Saturday, August 26, 2006

Selling Magic 5

Now, I want to tell you why I don’t buy products from Jay Sankey. It is for different reasons than the previously mentioned, Darryl. I have been a huge fan of Jay. I believe he is one of the most talented and creative magicians in the magic world and I would not hesitate to recommend his material. I attended every lecture of his in the Chicago area. In my experience, I have never seen him treat anyone poorly. I have never had a bad experience with him. All which have made my decision very difficult.

The first thing that started to bother me was the repeat selling of effects. A trick is written up in a book, then in the lecture notes, then on video, and, yet again, sold as an individual item. Now, some may say he is just giving the marketplace more options. I don’t think so. Jay, by the way, is not the only magician who commits this sin of over commerce.

Next, he signed an exclusive contract with Penguin Magic, effectively shutting out the magic shops that have supported his career. You could only get his magic in one place, Penguin. Wait...that is not quite true. Jay also wanted the shops he just screwed to pay him to come to their stores and sell the products they were not allowed to sell. Some nerve.

On a tangent: The dirty little secret about magic lectures is that the magic shops that sponsor them make little to no money. Often, the shop loses money. The admission fee pays the lecturer’s fee and his hotel. The lecturer also makes considerable money selling his wares. Nice, we pay him for the privilege of buying his stuff. The only money the shop makes is when the sell some of their own products. There is something very wrong with our current system of booking lectures.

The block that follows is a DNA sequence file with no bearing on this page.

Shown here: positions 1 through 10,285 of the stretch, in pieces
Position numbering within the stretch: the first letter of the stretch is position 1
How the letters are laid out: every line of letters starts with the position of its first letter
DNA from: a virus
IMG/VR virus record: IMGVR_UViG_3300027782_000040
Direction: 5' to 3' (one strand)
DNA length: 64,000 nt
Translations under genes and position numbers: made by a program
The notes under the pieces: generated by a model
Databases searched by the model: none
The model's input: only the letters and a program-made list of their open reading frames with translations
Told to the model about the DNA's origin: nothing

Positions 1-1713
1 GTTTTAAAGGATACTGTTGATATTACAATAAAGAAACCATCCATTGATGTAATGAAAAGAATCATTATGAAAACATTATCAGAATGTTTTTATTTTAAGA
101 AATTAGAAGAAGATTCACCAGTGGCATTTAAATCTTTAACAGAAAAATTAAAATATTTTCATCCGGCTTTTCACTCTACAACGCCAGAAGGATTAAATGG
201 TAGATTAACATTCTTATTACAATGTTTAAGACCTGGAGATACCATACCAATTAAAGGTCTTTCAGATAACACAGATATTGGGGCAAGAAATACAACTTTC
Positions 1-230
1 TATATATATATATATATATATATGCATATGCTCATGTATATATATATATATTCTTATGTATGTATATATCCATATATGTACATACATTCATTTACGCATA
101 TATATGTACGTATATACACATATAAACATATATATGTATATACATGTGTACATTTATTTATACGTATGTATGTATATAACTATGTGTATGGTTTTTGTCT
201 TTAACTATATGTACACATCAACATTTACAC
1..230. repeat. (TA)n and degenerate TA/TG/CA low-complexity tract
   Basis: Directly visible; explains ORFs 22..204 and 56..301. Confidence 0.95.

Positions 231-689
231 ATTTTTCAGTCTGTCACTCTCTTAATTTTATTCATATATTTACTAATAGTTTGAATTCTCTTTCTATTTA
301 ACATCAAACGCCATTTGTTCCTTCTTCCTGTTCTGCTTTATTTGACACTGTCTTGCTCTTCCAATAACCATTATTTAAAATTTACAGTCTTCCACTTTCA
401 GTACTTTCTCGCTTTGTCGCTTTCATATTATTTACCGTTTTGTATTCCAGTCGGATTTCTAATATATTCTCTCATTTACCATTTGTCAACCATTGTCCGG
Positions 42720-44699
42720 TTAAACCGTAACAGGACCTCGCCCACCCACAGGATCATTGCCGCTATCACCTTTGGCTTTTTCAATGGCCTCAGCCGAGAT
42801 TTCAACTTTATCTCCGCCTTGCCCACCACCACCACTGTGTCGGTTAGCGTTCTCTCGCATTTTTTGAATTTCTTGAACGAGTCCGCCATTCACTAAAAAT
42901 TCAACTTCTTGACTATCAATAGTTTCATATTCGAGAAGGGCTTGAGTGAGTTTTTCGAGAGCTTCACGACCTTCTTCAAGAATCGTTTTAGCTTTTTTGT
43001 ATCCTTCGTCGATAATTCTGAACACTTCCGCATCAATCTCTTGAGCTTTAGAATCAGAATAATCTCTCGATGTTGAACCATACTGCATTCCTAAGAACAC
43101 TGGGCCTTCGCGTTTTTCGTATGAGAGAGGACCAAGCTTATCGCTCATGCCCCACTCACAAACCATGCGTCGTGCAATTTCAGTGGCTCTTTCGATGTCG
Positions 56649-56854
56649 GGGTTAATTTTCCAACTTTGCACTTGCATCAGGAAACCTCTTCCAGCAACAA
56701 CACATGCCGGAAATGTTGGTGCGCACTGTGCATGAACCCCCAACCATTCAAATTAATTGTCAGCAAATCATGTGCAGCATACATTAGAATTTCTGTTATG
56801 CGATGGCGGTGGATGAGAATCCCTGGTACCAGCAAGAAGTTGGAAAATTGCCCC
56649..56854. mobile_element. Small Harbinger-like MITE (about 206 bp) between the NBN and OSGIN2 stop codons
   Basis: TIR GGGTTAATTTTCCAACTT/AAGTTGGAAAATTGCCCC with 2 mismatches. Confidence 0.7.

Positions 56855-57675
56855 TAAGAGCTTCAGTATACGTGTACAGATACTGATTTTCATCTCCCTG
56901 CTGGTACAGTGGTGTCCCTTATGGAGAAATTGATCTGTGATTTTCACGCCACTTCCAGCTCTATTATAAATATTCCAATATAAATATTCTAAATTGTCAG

Then, when Jay left Penguin, he came up with another scheme. He created “approved dealers”. These dealers had to buy large amounts of his products up front in order to become “approved”. Sure, some dealers like Hocus Pocus could buy a large amount, but most shops buy small quantities. We are talking one, two, at most a dozen items at a time, not 50 to 100. It is not economically feasible to buy large amounts. The best magic shop in the Chicago area, Midwest Magic, does not move 50 Sankey items in a year.

And then, of course, Jay wants to lecture at the shops that can’t afford to sell his products.

Why not just sell stuff in large quantities to a distributor like Murphy’s Magic and let them sell to all the shops? You would sell many more products, but you would have to sell them at a jobber rate than a wholesale rate. In the long term, the net profit would be the same.

Here is the thing; Jay Sankey has every right to sell his products in any way he wants.

But I don’t have to like it and I don’t have to support it.

So, what have we learned from this?

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